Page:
As seen in Guitar Girl Magazine Issue 15 – Spring 2021 – Electrified!
If you have ever wondered how you can take your guitar playing and transport it straight to the hair-metal heyday of the 1980s, look no further.
In this lesson, you’re going to be learning five essential tips and tricks that are guaranteed to give you some major ‘80s vibes in your playing.
Crank up the gain and grab your hairspray. We’re going back in time to a period where the hair was big and the guitar riffs were even bigger.
Two-hand tapping is a staple of any ‘80s guitar solo. It might look complex from the outside, but it’s a fairly simple technique to get to grips with.
Think of it as an extended pull-off and hammer-on combination.
With your fretting hand, you’ll be hammering on from the fifth to the eighth frets of the E string. Before this hammer on, you’re taking your fretting hand and tapping the twelfth fret.
This tap sounds the twelfth fret note, which you pull off to sound the fifth. Once you hear that fifth fret note, initiate the hammer-on, then repeat.
Do this in a triplet rhythm, three notes per beat. Try alternating the note that you tap for some interesting sounds.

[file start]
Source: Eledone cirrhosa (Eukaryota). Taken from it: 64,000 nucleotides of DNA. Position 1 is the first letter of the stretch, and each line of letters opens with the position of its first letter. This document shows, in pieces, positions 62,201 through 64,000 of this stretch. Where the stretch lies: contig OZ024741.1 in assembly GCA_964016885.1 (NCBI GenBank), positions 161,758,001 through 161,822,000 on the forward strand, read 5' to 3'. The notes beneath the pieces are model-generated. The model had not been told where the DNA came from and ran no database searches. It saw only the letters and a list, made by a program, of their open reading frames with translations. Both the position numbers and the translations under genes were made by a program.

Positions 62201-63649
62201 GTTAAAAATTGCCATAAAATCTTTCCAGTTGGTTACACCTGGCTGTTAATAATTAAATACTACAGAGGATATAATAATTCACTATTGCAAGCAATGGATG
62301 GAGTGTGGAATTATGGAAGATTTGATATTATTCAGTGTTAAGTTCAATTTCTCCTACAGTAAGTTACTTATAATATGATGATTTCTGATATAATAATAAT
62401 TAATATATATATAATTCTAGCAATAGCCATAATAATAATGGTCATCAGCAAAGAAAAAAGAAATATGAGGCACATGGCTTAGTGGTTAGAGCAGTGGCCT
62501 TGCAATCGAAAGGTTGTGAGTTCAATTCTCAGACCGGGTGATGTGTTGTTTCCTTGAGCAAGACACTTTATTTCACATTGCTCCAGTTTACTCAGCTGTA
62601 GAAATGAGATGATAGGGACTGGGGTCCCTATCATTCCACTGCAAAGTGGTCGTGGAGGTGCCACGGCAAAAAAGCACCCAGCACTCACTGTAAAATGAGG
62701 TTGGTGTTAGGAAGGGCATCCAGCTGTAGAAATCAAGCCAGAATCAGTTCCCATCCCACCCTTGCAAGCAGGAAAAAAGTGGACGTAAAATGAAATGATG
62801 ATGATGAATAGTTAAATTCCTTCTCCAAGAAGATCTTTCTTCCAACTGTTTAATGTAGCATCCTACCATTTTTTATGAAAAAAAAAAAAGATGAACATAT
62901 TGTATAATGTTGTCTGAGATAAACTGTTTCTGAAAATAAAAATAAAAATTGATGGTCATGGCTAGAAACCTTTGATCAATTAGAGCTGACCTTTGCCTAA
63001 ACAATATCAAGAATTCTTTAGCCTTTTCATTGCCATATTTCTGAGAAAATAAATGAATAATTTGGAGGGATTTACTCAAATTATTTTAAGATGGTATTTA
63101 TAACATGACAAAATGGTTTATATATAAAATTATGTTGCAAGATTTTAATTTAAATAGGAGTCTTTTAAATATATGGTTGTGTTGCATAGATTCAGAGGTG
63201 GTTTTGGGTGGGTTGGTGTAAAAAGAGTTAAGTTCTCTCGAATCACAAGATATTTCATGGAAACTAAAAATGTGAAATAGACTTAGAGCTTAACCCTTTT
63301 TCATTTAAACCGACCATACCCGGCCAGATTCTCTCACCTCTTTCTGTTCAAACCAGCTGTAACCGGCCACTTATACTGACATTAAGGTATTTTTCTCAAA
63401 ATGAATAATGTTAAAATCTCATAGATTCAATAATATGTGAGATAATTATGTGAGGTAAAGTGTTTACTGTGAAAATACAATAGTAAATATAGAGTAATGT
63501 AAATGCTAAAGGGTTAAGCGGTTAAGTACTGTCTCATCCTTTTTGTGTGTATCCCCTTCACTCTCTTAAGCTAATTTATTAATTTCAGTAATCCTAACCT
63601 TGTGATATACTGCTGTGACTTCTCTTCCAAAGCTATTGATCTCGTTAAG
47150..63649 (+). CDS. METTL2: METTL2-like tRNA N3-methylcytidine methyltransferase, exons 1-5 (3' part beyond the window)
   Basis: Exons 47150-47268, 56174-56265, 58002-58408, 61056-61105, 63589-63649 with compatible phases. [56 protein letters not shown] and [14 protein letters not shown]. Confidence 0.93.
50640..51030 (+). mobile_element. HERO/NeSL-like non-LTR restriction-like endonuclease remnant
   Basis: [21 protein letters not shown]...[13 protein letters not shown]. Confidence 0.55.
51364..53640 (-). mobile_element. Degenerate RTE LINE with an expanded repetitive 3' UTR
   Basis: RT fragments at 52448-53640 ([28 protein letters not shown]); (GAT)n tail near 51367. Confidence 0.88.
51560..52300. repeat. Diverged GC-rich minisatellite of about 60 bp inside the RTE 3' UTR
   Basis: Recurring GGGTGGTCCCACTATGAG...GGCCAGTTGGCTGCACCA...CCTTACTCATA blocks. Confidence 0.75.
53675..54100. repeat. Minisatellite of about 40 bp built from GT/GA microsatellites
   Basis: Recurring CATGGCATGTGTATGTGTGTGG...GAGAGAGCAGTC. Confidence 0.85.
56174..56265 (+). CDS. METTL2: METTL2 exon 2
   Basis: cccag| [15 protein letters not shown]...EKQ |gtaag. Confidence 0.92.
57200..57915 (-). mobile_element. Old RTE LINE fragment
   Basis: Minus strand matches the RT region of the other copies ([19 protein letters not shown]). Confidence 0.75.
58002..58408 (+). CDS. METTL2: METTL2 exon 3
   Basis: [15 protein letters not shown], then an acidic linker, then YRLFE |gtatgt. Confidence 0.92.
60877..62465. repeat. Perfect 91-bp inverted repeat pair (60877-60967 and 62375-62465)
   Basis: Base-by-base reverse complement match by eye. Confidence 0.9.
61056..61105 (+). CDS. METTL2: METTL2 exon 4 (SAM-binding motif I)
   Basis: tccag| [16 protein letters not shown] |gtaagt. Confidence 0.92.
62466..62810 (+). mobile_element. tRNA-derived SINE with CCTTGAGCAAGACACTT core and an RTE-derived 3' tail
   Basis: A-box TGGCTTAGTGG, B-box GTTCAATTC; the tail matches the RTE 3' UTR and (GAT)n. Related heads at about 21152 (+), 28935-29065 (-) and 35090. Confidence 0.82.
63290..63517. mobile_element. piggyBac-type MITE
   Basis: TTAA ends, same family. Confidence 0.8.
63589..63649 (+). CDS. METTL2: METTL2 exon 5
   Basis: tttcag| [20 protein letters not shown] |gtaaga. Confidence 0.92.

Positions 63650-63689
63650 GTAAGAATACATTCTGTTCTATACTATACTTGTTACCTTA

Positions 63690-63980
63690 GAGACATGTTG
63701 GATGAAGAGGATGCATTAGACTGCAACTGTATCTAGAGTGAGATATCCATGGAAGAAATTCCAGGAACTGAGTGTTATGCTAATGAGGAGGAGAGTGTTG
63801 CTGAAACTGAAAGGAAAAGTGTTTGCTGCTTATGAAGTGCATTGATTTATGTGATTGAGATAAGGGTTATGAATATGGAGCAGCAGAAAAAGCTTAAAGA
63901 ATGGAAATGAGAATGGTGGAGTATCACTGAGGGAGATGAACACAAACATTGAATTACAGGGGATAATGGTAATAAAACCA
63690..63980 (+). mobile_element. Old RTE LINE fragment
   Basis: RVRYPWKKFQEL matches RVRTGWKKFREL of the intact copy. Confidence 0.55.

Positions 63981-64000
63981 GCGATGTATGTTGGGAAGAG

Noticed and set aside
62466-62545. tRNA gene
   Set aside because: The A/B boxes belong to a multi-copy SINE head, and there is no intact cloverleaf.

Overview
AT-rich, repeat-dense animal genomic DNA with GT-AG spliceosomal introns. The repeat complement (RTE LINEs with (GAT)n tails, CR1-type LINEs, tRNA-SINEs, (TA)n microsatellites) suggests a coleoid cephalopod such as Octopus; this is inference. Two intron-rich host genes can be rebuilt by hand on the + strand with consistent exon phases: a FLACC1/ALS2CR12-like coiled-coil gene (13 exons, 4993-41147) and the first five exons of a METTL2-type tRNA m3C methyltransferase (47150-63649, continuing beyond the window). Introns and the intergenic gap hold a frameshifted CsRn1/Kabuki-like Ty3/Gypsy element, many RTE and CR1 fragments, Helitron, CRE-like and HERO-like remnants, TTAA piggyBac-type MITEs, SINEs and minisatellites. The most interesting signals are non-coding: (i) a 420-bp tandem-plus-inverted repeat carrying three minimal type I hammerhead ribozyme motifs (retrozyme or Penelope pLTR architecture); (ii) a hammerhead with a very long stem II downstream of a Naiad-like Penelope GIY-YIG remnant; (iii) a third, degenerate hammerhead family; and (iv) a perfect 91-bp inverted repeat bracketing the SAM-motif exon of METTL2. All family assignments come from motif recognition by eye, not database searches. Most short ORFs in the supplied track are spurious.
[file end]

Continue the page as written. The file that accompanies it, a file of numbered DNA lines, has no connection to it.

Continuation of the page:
Tremolo picking is a great way to add some instant speed to your playing. In this ascending run, pick each note for an entire beat. Try to pick each note four times on the beat before doubling up to a super speedy eight per beat.
Whammy Bar Harmonics
It wouldn’t be an ‘80s guitar solo without some whammy bar and harmonics thrown in.
This idea is based around natural harmonics that you sound with your fretting hand by lightly touching above the fret wire on the notated frets.
In the first and third bars, you want to divebomb the second harmonic note roughly two octaves. Don’t worry about it being exact; it’s more of a sound thing.
In the second and fourth bars, you want to rhythmically bounce the bar once per beat on beats two, three, and four, aiming for roughly one octave down, but again, don’t worry too much about accuracy.
Fast Legato Runs
Most ‘80s guitar solos contain some form of speed, usually at the climax or end of the solo. It’s not uncommon for a fairly melodic solo to ramp up the speed in the final few bars.
This fast legato run is based around pairs of ascending triplet hammer-on phrases. The phrases are identical on both the B and E strings, and this phrase comes from the A Dorian Mode and the A Natural Minor. Think of this as the key of A Minor with an F# note alongside your F note.
Riffs with Sus4 Chords
Sus4 chords are a great way to add an instant ‘80s flavor to any rock riff. You’ll notice this riff is straight 8th notes, which makes it very easy to count along.
The sus4 chords take the place as triads on the D, G and B strings. Each bar starts with a major chord triad before adding the sus4 note (which is the highest note of the triad, raised a single fret).
Between each chord, you want to play a droning palm-muted open A string.